We have all, upon visiting some places of history, walked away with a lasting impression. It  takes the form of a story, an object or even a person of that place and we carry it within. We conjure it affectionately when that time or place is mentioned or remembered.

My latest such hero of the day is Faddah.*

A month ago, I visited the oldest known built house in Jordan, la Yazal,  in  Um el Kundum area (or mother of grain in Aramaic) .

Amongst the beautiful artwork and old photos on its walls; I came to meet her. With very telling eyes and a rock solid matriarch figure, she's hard to miss. Faddah*, was the wife of the late owner; Ibrahim Bisharat. The house built on a vast piece of land was constructed in 1860 in stages. Upon the arrival of the Ottomans, rumors had spread that the Christians' well being is under threat. And so, the prominent Christian family decided to leave and take refuge elsewhere until things settle. They headed west until they reached the Abu Dis village in Jerusalem , Palestine. There they stayed as their guests for a year.

Not Faddah however, she stayed behind refusing to abandon her beloved house. She witnessed and bravely endured the hardships, looting for instance,  expected in these troubled times. 

The house and Faddah thankfully survived and the family came back.

Fast forward around 160 years ; the house , or more deservingly, the home, stands proud for all to enjoy . Faddah's grandson, Mamdouh,** true not only to his heritage but to art and history, made it a life mission and passion to preserve and enrich it with many salvaged additions.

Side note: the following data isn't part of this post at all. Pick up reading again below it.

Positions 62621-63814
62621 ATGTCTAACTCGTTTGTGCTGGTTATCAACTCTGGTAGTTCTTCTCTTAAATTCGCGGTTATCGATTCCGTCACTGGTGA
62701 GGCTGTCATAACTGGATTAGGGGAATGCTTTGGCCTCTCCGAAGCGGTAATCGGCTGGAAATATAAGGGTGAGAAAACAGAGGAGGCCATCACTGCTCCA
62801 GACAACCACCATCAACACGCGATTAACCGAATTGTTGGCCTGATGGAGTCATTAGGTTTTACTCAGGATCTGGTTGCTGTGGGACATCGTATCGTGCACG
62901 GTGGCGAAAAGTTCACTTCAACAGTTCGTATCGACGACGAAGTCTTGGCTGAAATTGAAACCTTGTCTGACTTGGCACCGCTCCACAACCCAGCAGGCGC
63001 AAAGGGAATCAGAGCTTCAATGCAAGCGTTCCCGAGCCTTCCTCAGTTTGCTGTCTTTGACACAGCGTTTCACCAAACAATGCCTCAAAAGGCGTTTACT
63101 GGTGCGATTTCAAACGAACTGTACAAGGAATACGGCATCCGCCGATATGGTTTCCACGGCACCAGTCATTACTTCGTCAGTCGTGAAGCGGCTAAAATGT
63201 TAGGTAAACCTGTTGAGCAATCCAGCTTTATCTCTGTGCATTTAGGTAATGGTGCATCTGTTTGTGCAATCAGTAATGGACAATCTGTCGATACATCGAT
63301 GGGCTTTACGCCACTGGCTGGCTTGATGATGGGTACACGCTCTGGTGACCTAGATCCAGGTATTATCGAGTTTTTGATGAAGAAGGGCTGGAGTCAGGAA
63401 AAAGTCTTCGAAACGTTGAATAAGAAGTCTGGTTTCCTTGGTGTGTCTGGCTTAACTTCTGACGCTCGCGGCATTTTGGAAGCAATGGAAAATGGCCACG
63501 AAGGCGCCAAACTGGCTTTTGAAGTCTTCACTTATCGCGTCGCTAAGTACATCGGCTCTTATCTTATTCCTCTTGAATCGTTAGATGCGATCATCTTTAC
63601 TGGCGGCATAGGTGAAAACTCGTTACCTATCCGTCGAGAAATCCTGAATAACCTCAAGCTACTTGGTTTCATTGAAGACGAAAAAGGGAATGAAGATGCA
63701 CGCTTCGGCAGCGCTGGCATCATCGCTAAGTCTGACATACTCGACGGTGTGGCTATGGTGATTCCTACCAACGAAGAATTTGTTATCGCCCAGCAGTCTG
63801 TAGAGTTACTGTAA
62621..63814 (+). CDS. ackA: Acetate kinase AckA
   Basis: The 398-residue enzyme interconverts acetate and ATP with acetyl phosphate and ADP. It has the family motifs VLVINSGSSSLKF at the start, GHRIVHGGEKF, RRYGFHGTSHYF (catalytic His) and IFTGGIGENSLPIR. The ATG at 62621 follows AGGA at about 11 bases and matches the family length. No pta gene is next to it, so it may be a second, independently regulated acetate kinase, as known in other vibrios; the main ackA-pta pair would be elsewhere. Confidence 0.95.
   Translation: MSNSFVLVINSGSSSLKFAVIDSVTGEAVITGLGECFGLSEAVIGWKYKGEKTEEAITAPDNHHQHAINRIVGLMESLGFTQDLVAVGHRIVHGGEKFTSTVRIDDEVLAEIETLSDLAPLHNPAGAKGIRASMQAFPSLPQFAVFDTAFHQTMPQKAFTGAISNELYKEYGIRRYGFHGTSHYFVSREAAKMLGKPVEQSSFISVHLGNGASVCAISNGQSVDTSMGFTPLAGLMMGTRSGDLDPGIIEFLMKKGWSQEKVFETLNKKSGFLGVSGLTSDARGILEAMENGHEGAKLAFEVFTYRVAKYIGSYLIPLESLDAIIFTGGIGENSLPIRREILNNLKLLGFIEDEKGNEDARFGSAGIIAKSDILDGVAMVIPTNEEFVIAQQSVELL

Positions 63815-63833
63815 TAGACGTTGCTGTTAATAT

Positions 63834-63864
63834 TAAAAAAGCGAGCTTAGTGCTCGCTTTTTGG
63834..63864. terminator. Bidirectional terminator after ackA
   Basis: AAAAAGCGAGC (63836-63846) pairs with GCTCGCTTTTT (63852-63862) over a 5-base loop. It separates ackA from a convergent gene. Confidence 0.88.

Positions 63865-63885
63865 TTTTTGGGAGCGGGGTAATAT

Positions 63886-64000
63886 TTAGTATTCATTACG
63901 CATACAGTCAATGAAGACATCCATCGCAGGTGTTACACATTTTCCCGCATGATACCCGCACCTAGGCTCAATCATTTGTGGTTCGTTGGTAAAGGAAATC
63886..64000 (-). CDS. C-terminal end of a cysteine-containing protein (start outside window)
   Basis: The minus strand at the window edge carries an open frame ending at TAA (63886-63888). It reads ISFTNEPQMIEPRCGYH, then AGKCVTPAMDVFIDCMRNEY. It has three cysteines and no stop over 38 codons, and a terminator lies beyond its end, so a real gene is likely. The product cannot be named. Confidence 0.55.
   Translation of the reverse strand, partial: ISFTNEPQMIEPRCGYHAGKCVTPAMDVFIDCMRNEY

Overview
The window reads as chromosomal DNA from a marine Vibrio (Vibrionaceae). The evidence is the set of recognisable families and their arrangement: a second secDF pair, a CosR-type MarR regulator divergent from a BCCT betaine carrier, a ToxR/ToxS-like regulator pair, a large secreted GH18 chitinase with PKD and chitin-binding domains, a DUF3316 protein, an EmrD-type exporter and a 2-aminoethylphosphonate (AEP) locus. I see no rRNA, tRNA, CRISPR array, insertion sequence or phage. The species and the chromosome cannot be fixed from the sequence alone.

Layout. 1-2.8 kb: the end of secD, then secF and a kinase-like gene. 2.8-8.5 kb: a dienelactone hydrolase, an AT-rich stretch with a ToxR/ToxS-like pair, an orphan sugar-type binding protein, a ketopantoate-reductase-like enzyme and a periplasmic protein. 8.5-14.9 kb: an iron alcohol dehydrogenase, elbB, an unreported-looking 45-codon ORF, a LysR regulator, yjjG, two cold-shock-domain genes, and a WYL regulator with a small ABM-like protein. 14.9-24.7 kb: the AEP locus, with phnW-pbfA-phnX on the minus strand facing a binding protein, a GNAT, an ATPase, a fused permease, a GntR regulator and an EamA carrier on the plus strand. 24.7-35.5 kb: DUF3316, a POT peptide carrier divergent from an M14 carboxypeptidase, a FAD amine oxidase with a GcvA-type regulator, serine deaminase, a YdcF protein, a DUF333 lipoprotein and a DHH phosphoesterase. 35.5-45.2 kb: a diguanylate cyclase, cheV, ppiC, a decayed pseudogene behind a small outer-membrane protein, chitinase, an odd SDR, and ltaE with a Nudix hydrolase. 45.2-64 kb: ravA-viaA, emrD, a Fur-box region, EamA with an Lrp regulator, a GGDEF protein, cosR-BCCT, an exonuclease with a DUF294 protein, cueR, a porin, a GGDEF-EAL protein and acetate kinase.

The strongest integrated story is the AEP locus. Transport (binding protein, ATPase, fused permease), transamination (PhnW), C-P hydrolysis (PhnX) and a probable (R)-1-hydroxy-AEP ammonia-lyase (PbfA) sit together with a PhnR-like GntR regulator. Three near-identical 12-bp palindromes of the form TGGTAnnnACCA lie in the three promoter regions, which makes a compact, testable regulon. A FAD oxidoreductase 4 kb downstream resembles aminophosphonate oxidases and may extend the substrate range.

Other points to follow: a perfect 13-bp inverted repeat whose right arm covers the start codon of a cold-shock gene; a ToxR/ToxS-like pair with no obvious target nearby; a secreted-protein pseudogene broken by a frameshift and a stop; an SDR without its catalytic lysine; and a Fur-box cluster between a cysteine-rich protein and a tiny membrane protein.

I will leave you the pleasure of discovering a lot more about the house when you visit***, but I have to mention a couple.

The meter thick walls that reminded me of my grandfather's house in Palestine; an amazing feature that addressed the climate and fortitude of these houses. Their beauty transpires in the wide romantic window ledges they leave. The second would be the cross vaulted domes; our guide best described them as  arms embracing space and people.

In warm remembrance of la Yazal; I salute all the Faddahs of our world; the brave women who stand their ground in life and hold the fort .

* Faddah means silver in Arabic

** Also known as "the Duke", a title given to him by the late King Hussein of Jordan 

*** The Duke, in addition to this house, has acquired and opened old houses in Amman for all to enjoy. For further information visit their facebook page https://facebook.com/dukestour

African Family Safari to Tanzania Overview

Has an African Safari been on your dream list of vacations to do? Not sure how to go about it? Where to go? What to expect? Should you bring your children? The only thing I can recommend to you is...GO! We chose Tanzania and it was an experience like nothing we could have imagined. Honestly, your senses will be on overdrive the whole time. Imagine a herd of elephants walking right in front of you, a lion hunting down its dinner, walking through lush forests, eating things like banana soup, and meeting local tribe people that you have only read about in books. For us, Tanzania was an experience that we will never forget. Below is our trip broken up by location, Kilimanjaro, The Serengeti, The Ngorongoro Crater, and Tarangire National Park. Click on the location name, have a read and take a look at the photos. I'm sure you are going to be inspired to go yourself. Do it!


Who Should you Book With?

There were many tour companies to choose from for Tanzania. I didn't have any referals to go from so I randomly chose a few I found through searching and sent emails off to them. From the responses I got back, the one that seemed to check all our boxes was Access to Tanzania. I did not regret the choice. I gave them a rough idea of what I wanted and they tailored a trip for us. I asked for a few activities they had not done before to which they worked into our schedule. Our guide, Danny, was top notch all the way. If you decide to go with Access to Tanzania please ask for Danny-he was great!

Our guide Danny

Where to Stay on Safari?